• phoenix_rizzen - Friday, March 14, 2014 - link

    LG Optimus G was very easy to unlock using the FreeGee app in the Play Store. Had SlimBean 4.3 and SlimKat 4.4 running on up until I returned it in January with a dead touch layer.

    LG G2 was also very easy to unlock using the FreeGee app in the Play Store. Had SlimKat 4.4 running on it the second day I had it.

    Don't know about the LG Optimus G Pro or the LG G Pro 2, but I'd assume they'd be supported by FreeGee.
    Reply
  • mihaikiss - Wednesday, March 5, 2014 - link

    You've mismatched the specs of the G2 Pro with those of the Note3 in the spec table at the beginning of the article... ;) Reply
  • JoshHo - Thursday, March 6, 2014 - link

    I've checked and to my knowledge the spec table is correct.... Reply
  • TracyJHughes - Wednesday, March 5, 2014 - link

    The LG Optimus G Pro is truly an amazing smart phone. I believe it is the best phone available on the market. If you are shopping around for a new phone, stop and check out this phone. It has powerful specs, a comfortable feel for the hands, which provides an enjoyable experience. http://num.to/2775-4892-5183 Reply
  • victorson - Thursday, March 6, 2014 - link

    Joshua, great mini review (as always, much more informative than other 'full' reviews), but one thing I don't understand. You are saying that "the white point is also quite blue, likely because this phone is intended for the Asian market". So people in Asia prefer blue? :) Or is it that they don't care about calibration? Could you explain what you mean by this? Reply
  • JoshHo - Thursday, March 6, 2014 - link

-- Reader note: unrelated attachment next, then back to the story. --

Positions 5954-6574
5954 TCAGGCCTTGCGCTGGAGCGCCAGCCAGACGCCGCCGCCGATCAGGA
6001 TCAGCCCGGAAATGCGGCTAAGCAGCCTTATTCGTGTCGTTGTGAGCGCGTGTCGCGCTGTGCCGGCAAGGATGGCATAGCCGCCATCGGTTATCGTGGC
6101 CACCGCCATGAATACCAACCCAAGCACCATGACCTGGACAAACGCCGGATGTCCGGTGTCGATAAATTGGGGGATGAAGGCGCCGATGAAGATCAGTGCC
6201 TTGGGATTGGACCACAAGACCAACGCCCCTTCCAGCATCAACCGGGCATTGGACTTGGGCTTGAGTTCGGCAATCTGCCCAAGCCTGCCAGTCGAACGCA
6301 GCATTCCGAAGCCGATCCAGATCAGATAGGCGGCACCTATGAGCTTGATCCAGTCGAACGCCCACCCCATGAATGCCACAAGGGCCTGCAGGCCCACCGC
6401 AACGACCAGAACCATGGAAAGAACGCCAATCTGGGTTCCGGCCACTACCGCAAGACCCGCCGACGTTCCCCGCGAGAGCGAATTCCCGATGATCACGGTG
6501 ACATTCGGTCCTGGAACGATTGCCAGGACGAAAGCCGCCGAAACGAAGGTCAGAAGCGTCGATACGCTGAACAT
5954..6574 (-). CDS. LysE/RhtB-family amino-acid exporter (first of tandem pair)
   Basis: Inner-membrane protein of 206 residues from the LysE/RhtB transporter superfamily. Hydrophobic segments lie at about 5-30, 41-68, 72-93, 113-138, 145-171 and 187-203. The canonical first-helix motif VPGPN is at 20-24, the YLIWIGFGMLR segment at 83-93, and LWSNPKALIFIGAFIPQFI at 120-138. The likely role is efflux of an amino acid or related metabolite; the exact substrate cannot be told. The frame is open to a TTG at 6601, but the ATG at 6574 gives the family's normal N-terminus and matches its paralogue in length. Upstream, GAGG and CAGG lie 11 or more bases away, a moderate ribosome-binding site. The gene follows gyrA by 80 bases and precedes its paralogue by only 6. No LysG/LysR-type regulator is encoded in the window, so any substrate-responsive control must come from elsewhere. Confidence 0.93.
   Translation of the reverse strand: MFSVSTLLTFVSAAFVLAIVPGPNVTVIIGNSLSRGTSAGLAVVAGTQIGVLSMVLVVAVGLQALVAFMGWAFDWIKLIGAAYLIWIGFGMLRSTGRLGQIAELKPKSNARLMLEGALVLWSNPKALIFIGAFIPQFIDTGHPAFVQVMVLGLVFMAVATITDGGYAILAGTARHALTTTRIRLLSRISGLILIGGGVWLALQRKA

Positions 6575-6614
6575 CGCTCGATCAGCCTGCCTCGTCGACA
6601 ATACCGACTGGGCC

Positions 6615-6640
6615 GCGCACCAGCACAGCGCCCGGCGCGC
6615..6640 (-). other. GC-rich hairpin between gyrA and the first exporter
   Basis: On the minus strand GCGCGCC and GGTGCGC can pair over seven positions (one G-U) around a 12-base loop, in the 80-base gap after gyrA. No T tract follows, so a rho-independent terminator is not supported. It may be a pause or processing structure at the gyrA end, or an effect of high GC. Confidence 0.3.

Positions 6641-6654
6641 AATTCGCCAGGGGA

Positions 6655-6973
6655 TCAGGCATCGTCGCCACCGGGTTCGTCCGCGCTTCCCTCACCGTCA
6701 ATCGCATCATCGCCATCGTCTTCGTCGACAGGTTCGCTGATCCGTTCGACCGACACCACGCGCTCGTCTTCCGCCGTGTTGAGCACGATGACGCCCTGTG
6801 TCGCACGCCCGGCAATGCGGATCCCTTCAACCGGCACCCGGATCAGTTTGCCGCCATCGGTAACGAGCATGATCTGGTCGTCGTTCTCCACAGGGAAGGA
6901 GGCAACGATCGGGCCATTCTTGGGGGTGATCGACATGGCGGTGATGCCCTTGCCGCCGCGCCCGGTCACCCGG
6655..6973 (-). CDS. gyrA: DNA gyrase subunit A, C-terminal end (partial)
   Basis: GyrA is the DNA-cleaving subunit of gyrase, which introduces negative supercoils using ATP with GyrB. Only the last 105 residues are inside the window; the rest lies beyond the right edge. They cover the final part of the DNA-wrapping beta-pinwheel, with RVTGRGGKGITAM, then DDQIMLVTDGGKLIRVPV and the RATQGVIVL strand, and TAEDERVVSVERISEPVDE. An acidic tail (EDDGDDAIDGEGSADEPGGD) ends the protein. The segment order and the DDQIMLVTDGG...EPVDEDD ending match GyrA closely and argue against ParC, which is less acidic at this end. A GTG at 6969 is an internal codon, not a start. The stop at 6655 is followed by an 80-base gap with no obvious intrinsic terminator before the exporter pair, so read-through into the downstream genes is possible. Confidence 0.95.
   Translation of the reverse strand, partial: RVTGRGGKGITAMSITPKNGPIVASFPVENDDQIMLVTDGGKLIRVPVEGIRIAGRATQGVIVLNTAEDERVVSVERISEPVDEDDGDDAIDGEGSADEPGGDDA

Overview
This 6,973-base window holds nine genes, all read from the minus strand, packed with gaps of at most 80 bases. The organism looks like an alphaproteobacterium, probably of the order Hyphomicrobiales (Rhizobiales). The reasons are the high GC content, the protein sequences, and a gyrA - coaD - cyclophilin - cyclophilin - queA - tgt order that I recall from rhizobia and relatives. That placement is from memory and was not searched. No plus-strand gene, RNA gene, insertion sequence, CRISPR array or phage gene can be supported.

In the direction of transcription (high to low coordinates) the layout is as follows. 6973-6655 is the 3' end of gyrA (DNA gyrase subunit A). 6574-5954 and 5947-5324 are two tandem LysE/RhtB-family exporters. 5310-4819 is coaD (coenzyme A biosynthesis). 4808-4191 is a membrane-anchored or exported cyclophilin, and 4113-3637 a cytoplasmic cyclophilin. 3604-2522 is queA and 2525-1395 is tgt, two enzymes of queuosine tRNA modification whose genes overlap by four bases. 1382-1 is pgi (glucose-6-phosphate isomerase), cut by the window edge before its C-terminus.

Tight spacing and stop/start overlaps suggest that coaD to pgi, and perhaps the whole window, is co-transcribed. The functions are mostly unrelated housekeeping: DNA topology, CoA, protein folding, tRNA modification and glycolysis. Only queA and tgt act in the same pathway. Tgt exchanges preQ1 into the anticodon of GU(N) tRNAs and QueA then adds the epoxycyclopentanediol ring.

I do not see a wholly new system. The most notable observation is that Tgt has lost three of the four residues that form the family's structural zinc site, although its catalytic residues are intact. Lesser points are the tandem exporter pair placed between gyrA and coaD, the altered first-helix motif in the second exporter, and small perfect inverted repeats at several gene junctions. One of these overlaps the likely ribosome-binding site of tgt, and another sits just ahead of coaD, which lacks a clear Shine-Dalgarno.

In general it seems that the Asian market prefers bluer white points for display calibration, although this may be a universal preference. Reply
  • vista1984 - Friday, March 7, 2014 - link

    good review. i am thinking of this phone or g3 or nexus 5.
    lg did very good job on the hardware design. now i hope they can catch up the software update speed like samsung, if not better.
    Reply
  • jk1 - Friday, March 7, 2014 - link

    very, very few reviews mention sound quality in the 2 audio uses that i care about the most- as a telephone to make actual phone calls, and as a music player WITH HEADPHONES.

    how do callers sound to you, and how do you sound to callers? i know it's hard to generate a NUMBER to put on a BAR GRAPH, but that doesn't mean it's unimportant. i really like the information here at anandtech, but would very much appreciate this kind of additional information.

    further, no one with a set of functional ears will want to listen to music from a smartphone's speakers- front facing, rear facing, reflected or whatever. if you want to use it as a music player, you will use headphones, and from what i read ELSEWHERE the lg series has a better dac than the samsungs. i can't belive i'm the only reader who cares about this.

    i'd appreciate reviews that address the use of phones as music players. you don't carry a separate camera anymore, most of the time. do you carry a separate music player? why?
    Reply
  • jk1 - Friday, March 7, 2014 - link

    ps- just reread my comment and it sounds like a rant, for which i apologize. i really DO appreciate the site, and i appreciate this review. i'm just asking for the addition of some audio specific information, which i think would make the reviews even more useful. Reply